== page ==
You and I know how the story goes. . . . We do our work, each of us in his own way, and we always can tap a phone if we feel like it.  The ability to do it is always there.  When your state legislature investigation gets through with wiretapping, it’ll still be there.  You know why?  Because legislation can’t enforce in the business of wiretapping.  Science is always five giant steps ahead of the law.  When they invented the automobile, they also invented the getaway car.  When they invented the phone, they invented the tap.  (127)

For Einstein, eavesdropping seems to have represented an inevitable, if unwelcome, byproduct of ongoing communications advances.  Perhaps this explains why the novel ends as ambiguously as it does.  In the immediate aftermath of the 55th Street tap nest controversy, a happy resolution to the American eavesdropping epidemic didn’t seem wholly possible.

*     *     *

Part of the appeal of Einstein’s Wiretap! lies in its true-to-life details.  According to the book’s title page, the author intended the novel to be a “behind-the-scenes, headlines-fresh story of the 20th Century’s latest and lowest crime.”  The back cover of Wiretap! even features an endorsement from a real-life eavesdropping expert named William J. Keating, a former staff counsel for the New York State Anti-Crime Commission: “I know from personal experience that Wiretap! is the real thing.  This is they way they can listen.  This is the way they do listen.”

For the most part, Keating’s was an accurate assessment.  The novel contains details about wiretapping practices and bugging technologies that anticipate many of the revelations of The Eavesdroppers (1959), a landmark legal expose that I’ve discussed in previous posts.  But viewed alongside the 55th Street tap nest case, the ambiguity of Keating’s “they”—“This is the way they can listen.  This is they way they do listen”—raises a number of important questions.  Who exactly were “they”?  And why were they listening?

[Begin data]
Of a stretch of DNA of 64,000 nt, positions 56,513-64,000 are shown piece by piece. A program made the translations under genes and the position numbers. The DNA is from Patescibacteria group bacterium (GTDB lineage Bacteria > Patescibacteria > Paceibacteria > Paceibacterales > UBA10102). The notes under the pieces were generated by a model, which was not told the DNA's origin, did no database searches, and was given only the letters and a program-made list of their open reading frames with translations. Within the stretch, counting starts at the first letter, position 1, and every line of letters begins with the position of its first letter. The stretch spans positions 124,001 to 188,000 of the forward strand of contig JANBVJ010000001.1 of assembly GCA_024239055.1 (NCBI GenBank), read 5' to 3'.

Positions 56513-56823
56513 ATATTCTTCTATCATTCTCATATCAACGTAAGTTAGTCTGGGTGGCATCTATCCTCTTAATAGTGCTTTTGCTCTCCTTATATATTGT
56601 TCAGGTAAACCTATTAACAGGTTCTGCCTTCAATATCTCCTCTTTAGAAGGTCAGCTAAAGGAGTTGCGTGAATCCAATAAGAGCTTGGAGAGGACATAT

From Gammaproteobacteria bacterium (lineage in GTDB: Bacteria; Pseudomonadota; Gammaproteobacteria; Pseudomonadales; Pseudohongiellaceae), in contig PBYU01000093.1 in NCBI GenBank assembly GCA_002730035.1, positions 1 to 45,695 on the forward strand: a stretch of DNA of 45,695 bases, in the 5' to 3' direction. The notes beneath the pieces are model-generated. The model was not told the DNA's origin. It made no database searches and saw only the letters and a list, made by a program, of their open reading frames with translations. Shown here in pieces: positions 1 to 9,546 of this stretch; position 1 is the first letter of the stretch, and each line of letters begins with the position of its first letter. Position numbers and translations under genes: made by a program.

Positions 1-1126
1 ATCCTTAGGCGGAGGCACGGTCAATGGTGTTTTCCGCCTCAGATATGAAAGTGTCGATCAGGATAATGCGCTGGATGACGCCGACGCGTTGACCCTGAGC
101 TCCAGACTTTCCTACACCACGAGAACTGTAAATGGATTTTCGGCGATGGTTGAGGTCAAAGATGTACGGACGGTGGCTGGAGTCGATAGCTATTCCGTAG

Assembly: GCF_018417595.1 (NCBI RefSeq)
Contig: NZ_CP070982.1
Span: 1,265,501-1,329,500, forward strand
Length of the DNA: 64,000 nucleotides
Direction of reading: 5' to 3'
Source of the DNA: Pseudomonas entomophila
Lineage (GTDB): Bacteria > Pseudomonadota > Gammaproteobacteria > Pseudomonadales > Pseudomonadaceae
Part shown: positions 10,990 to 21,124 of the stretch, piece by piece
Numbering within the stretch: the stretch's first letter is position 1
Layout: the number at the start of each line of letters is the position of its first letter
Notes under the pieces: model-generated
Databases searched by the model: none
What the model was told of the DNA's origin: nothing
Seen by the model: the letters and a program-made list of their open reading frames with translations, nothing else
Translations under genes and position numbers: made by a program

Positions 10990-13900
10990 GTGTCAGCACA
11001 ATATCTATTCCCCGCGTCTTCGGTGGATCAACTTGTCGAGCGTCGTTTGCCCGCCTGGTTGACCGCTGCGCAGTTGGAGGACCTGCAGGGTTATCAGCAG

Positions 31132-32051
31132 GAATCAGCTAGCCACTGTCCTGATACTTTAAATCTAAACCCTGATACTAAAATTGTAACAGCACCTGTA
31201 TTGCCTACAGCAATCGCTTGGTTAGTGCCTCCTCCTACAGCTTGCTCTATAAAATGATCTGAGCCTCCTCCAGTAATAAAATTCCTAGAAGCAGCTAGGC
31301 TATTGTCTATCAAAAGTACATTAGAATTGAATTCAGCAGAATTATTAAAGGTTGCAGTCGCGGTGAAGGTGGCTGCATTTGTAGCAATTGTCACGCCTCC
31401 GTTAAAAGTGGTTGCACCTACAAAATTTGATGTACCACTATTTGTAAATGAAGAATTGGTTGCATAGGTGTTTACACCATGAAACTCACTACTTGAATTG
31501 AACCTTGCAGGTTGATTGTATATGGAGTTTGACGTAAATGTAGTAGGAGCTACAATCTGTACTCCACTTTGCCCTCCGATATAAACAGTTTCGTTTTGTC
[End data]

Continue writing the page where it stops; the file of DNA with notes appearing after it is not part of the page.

The usual way we answer these questions is to think of eavesdropping in terms of law enforcement and government surveillance.  “They” are the police, tapping the lines of bootleggers and bookies; “they” are the FBI, bugging the rooms of agitators and dissidents.  But the two cases before us—360 E. 55th Street and Charles Einstein’s Wiretap!—suggest that these tried-and-true narratives only tell us part of the story.  In the twentieth century, private eavesdropping was just as pervasive as government eavesdropping.  Real-life Harry Millburns tapped lines in divorce cases, bugged bedrooms in domestic disputes, and (most common of all) recorded corporate transactions and stole political secrets.  By 1964, Business Week could report that eavesdropping for hire had emerged as a multi-million dollar industry in the United States.[5]  Other studies found that private wiretappers were usually better equipped than their counterparts in law enforcement, often supplying homemade tapping technologies to state police forces on a clandestine basis.[6]  This wasn’t just the case in permissive jurisdictions like New York.  Arrangements like it were even more common in states like California.  Faced with stringent legal prohibitions against the interception of communications, law enforcement agencies in Los Angeles and San Francisco often went off the books to hire private detectives to tap and bug suspects during the course of criminal investigations.  The arrangement was an open secret.  The scholars who wrote The Eavesdroppers noted with some amusement that over 60 private investigators in Los Angeles openly advertised tapping and bugging services in the city’s yellow pages.[7]  Accompanying many of these entries were racy illustrations that featured men with wires and headphones eavesdropping on the phone conversations of unwitting female callers.  Much like the cover of Einstein’s novel, in other words.